Every summer, we go to the Hamptons for a few days, and we always stay at Hyatt Place East End. The weekend summer rates in that part of New York are through the roof, so Hyatt points in locations like that is a lifesaver. Of course, nothing remains the same. I remember Hyatt Place East End as a Category 1, than 2, and now it’s a Category 3 hotel, but even at 12,000 points it’s still a bargain, considering that there are simply no cheap or even much cheaper hotels in the area. Paying for this hotel with points gives me 3.5x value!
This is why I value Hyatt points a lot! And this is why I’m eager to get my hands on as many Hyatt points as I can, but seriously — am I the only one who doesn’t like the new Chase World of Hyatt card?
Don’t get me wrong – I’ll probably get it (or at least try), and I’ll probably get one for my wife (or at least try), but with all the hype, is the new card really better than the older Chase Hyatt?
AFAIK, the old card has been discontinued, so there is no practical value in comparing the two, but it might put a few things in perspective. Let me first talk about something that is important to me and, hopefully, other like-minded individuals rather than status-chasers.
If you’re thinking like me, the first 4 lines in the table below should be the most important to you.
|Old Chase Hyatt Card||New Chase World of Hyatt Card|
|Sign Up Bonus||Easy 45,000 (40,000 + 5,000 for adding unauthorized user)||40,000 + 20,000|
|Spending Requirements||$2K in 3 months||$3K in 3 months for 40,000 + $3K in 6 months for 20,000|
|Free Nights||1 night upon anniversary||1 night upon anniversary + 1 after spending $15,000|
|Earning at Hyatt||4x||3x|
|Earning: Restaurants/Airlines/Car Rental/Transit (Commute)/Gym/Other||2x/2x/2x/1x/1x/1x||2x/2x/1x/2x/1x/1x|
The new World of Hyatt credit card is WORSE (for most people)
Let’s brush aside all the hype and think for a moment.
The old Hyatt card gave you an easy 45,000 points for spending $2,000. I won’t even mention the $50 statement credit that was available for a very long time.
This card gives you 15,000 more points for spending $4,000 more. $4,000 amounts to at least $80 in missed cashback opportunities, like the easy Citi Double Cash. Plus you pay $20 in the annual fee.
So, the 15,000 Hyatt points already cost you at least $100.
And, yes, I know that 15,000 Hyatt points cost that much money and then some, but it doesn’t stay there. Hyatt offers a free hotel night for spending $15K annually, so, like the true, bona fide point-junkie you are, you can’t help but think: all right, I’m already spending $6K in the first year, what’s another $9K?
What’s another $9K? It’s another $180 (at least) in missed (easy) cashback opportunities, that’s what. Every time you think you’re out…
The World of Hyatt credit card has better earning rates
It does indeed. Mostly.
- 1 extra point at Hyatt
- 1 extra point on “taxis, mass transit, tolls and ride-share services”
- 1 extra point on gym memberships (seriously?)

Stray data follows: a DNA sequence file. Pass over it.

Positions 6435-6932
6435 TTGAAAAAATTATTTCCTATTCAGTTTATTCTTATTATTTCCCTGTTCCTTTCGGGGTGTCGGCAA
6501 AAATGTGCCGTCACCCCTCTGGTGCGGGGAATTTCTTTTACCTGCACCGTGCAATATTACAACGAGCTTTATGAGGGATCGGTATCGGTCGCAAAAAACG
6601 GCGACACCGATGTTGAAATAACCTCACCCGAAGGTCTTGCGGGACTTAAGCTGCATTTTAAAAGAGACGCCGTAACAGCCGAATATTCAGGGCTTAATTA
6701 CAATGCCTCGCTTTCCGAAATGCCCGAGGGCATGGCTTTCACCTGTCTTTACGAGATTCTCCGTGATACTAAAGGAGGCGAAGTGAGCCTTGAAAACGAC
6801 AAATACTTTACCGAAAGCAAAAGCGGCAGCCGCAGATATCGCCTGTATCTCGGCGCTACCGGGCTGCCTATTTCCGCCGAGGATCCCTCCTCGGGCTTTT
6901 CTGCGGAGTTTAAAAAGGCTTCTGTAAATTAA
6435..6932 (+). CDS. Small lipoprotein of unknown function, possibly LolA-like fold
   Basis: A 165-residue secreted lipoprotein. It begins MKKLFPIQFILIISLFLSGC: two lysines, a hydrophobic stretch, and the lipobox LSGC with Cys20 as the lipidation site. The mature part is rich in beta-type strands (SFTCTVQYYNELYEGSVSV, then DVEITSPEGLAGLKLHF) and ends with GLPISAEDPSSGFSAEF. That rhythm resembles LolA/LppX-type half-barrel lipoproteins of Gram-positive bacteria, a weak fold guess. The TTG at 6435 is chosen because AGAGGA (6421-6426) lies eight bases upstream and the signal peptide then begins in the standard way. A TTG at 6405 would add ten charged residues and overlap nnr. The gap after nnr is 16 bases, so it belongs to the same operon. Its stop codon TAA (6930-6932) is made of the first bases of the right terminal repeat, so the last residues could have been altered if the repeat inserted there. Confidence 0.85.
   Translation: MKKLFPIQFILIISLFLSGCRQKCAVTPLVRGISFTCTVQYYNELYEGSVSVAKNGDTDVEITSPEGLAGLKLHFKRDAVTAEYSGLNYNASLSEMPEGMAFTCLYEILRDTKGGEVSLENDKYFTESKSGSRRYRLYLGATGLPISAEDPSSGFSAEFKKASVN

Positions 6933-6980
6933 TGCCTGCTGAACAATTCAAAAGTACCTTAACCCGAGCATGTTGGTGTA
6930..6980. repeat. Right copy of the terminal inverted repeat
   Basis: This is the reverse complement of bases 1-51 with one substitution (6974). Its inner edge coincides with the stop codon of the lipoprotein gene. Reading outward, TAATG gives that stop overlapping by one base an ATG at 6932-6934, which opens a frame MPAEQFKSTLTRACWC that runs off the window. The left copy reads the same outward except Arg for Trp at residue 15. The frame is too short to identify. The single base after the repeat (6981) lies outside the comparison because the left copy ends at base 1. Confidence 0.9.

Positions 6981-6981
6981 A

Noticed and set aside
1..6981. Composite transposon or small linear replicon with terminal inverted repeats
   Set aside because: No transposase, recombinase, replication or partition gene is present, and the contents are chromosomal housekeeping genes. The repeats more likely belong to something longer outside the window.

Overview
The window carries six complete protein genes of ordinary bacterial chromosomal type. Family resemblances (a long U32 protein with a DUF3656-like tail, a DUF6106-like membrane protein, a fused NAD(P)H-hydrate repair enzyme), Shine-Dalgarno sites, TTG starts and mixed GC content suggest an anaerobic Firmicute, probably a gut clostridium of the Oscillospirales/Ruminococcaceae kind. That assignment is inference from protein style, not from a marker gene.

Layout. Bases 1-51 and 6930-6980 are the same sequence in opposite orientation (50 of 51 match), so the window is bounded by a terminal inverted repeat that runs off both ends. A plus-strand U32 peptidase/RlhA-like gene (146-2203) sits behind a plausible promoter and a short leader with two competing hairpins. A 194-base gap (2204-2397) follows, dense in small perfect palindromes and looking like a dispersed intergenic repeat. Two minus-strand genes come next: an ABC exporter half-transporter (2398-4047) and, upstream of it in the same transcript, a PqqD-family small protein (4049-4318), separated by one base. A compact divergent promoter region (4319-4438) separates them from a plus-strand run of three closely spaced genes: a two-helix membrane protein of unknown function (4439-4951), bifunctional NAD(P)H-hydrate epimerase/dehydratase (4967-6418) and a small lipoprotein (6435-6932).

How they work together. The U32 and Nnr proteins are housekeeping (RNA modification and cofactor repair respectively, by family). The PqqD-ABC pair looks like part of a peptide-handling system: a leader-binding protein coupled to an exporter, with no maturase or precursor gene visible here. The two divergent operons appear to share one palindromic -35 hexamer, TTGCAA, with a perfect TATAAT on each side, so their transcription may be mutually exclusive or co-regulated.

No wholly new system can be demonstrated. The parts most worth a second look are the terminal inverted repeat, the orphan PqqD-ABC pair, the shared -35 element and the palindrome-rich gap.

- 1 less point on car rentals
The World of Hyatt credit card is better for top status chasers
Both the old and the new cards give you the Discoverist status. But if you are a Hyatt loyalist, the new card lets you achieve the top Globalist status just for the credit card spend.
Here are Hyatt status benefits that make all the difference if you are chasing the top Globalist status.
- You’ll get 5 night credits every year, and
- You’ll get 2 night credits for every $5,000 you spend on the card.
Since you need 60,000 points to earn the top Globalist level, the new World of Hyatt credit card lets you reach it by spend alone. Charge $137,500 to the card in your first year, and the status is yours.
Spending that kind of dough just to get status sounds plain crazy to (almost) everyone who isn’t crazy. Which is why feature can only be attractive to business travelers because they can use the card if they’re short of a few qualifying nights.
But the Explorist status is getting more expensive
You used to be able to reach the mid-tier Explorist status by spending $50,000 on the old card. Not anymore: the new World of Hyatt credit card gives you 5 nights annually plus 2 nights per every $5,000 spent. So to get to your 30 nights Explorist threshold, you’ll have to spend $62,500. That’s 12,500 more reasons to put this idea out of your head.
The Explorist status is not that good, but it matches the MGM M life Rewards Gold status and gives you 4 lounge certificates a year.
If you have the Hyatt card, you can upgrade, but the World of Hyatt credit card has fewer protection benefits
The new card does away with Price Protection and Return Protection. Chase has done it across its whole credit cards, but from what I understand the old Hyatt card still has these:
If a card purchase you made in the U.S. is advertised for less in print or online within 90 days, you can be reimbursed the difference up to $500 per item, $2,500 per year.
You can be reimbursed for eligible items that the store won’t take back within 90 days of purchase, up to $500 per item, $1,000 per year.
The new card doesn’t. So consider carefully whether the new card’s benefits will work better for you, given all the negative changes.
For now, the Chase 5/24 rule doesn’t cover the World of Hyatt credit card.
Like I said: I will apply, but honestly, I don’t like the new World of Hyatt credit card at all. If the old 45,000-point card was still available, I’d apply for it again. However, if you are working on the Globalist status, you’ll find the new card more geared toward your goal.
Are you going to…
- Do nothing?